Tanzania ICS

It’s the rainy season in Tanzania: What are the implications for sanitation?

13th April 2018

Mvungurumo, a Gogo tribal village, lies in the Kongwa District of Tanzania’s Dodoma region, in the Eastern centre of the country. It has no access to running water, meaning that its 1,016 residents rely on a single pump which provides them with salt water. It costs the community members 50 TSH (approximately £0.02) per bucket of pump water, with the money collected going towards community development.

The semi-desert environment of the village, with clay soil, allows rain water to collect and form multiple, small, temporary ponds during the region’s rainy season. This water is unsafe for drinking and for other domestic uses. However, the cost of the pump water deters some community members from using it. Instead people in the village are choosing to use the unsafe pond water, with many people unaware of the potential health risks of this practice.

Ponds are formed by rain water that has collected in the village.

During the dry season, these temporary ponds dry out leading to the community members using water from the village river instead. Use of this water carries reciprocal health risks to the pump water for the community members. Village members also often walk their livestock through these water sources, adding to the potential risk of disease to those who use it.

Rain water that has collected in the village, forming ponds.

A group of volunteers from Raleigh Tanzania, working in partnership with ICS and the Tanzanian Government, are currently working in this village to raise awareness of the importance of different water, sanitation and hygiene issues. As part of this project, volunteers having been working with the community on the topic of water safety, covering water purification, safe water transport/storage and education on different water-borne diseases e.g. Cholera.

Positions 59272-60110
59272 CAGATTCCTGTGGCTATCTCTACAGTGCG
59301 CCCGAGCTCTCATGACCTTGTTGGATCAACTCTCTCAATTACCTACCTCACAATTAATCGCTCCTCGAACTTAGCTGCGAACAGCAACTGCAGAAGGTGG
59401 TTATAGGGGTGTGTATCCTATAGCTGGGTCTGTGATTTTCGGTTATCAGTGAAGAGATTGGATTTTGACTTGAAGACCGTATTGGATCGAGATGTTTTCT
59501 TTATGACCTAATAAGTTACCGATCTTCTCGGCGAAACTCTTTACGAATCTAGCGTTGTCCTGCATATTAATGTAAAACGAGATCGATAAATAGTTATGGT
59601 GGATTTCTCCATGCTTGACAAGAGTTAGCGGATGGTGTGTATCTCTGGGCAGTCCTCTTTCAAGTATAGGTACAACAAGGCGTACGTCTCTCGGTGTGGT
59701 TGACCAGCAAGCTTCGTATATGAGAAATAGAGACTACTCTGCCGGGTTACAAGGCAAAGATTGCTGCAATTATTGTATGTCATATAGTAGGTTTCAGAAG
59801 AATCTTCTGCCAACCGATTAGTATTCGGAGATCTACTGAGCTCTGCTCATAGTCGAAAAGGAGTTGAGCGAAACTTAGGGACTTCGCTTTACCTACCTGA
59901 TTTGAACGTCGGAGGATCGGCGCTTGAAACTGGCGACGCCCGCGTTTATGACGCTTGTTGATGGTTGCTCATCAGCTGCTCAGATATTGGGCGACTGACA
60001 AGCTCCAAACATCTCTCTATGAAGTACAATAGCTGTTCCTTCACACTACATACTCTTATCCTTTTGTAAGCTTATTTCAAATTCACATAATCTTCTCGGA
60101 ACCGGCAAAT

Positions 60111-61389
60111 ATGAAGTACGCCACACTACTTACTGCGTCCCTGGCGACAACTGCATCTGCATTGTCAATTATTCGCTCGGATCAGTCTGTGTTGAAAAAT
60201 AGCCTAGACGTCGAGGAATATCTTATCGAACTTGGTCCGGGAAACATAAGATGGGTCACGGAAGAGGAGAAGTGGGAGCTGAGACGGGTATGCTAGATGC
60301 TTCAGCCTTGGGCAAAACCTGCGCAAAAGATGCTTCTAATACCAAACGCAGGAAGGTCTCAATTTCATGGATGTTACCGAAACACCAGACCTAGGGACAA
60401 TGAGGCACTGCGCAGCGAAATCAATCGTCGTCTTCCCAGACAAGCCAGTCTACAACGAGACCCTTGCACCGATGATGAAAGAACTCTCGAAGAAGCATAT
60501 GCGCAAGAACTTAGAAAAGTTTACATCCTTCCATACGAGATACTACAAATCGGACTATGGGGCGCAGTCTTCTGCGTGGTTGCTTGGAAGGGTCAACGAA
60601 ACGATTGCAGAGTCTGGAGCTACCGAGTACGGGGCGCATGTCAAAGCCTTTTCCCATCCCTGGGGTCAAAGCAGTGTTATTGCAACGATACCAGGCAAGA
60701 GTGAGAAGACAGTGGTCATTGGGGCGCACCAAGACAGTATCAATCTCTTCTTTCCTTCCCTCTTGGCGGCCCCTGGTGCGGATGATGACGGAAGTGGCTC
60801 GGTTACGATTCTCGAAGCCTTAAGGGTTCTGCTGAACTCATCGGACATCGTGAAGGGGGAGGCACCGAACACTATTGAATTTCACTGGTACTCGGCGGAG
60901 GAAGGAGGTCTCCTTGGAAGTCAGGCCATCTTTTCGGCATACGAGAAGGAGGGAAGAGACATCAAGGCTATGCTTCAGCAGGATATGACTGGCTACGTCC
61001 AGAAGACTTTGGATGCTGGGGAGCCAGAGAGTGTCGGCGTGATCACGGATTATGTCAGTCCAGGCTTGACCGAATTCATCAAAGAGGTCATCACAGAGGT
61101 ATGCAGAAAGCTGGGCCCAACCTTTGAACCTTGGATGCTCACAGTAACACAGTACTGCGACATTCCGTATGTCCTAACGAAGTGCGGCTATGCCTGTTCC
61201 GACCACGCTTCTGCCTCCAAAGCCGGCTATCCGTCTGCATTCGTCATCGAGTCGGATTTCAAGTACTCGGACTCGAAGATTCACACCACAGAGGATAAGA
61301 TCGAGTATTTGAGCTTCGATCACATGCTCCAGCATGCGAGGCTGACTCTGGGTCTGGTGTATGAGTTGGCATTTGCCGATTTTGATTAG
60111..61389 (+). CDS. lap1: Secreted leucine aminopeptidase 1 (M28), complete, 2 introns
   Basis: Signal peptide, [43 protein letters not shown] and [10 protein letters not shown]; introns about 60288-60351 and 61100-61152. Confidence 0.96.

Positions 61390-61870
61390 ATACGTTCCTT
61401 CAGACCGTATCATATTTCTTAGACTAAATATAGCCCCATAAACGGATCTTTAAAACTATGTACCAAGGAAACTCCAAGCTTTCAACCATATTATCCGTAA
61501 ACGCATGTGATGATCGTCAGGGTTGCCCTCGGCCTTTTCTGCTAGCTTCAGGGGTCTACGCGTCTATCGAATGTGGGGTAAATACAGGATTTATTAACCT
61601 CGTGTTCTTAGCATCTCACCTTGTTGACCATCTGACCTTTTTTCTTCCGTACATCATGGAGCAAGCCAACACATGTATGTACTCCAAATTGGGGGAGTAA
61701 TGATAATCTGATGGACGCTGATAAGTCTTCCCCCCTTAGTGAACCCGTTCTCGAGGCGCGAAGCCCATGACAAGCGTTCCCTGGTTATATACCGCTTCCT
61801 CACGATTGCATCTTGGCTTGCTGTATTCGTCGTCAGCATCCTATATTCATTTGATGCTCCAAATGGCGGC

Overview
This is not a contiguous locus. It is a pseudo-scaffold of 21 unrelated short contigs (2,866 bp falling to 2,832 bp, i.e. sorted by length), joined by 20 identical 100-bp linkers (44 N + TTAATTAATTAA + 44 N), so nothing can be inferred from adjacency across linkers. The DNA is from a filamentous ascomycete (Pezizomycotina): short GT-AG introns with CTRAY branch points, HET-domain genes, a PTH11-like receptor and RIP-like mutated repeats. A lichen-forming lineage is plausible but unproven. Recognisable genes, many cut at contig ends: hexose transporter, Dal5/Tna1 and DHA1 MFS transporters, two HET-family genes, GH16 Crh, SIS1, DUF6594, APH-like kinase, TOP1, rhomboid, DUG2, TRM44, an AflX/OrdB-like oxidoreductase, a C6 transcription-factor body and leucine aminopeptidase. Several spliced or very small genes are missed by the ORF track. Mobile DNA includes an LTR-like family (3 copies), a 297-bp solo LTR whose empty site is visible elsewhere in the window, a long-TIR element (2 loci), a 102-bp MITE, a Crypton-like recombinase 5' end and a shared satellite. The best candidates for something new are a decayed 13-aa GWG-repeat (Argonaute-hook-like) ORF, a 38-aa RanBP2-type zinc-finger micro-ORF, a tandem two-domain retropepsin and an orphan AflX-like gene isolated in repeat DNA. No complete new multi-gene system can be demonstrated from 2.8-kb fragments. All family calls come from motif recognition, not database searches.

Volunteers have taught lessons on these topics in the village primary school, discussed the issues with different community groups during mobilisation meetings and engaged the entire community on the subject during their community action day. This work aims to work towards Sustainable Development Goal 6, ensuring availability and sustainable management of clean water and sanitation for all, with the hope of reducing the health risk of water in this village.

Volunteers raising awareness in the local community at an action day.

Words by Lorna Adamson and Sheila Mpokonya with contributions from Laura Clarke, Exaud Nelson, Ben Bliss and Ramadhan Salehe and Louise Surrige. Images by Ben Bliss. All volunteers are currently living and working in Mvungurumo village.

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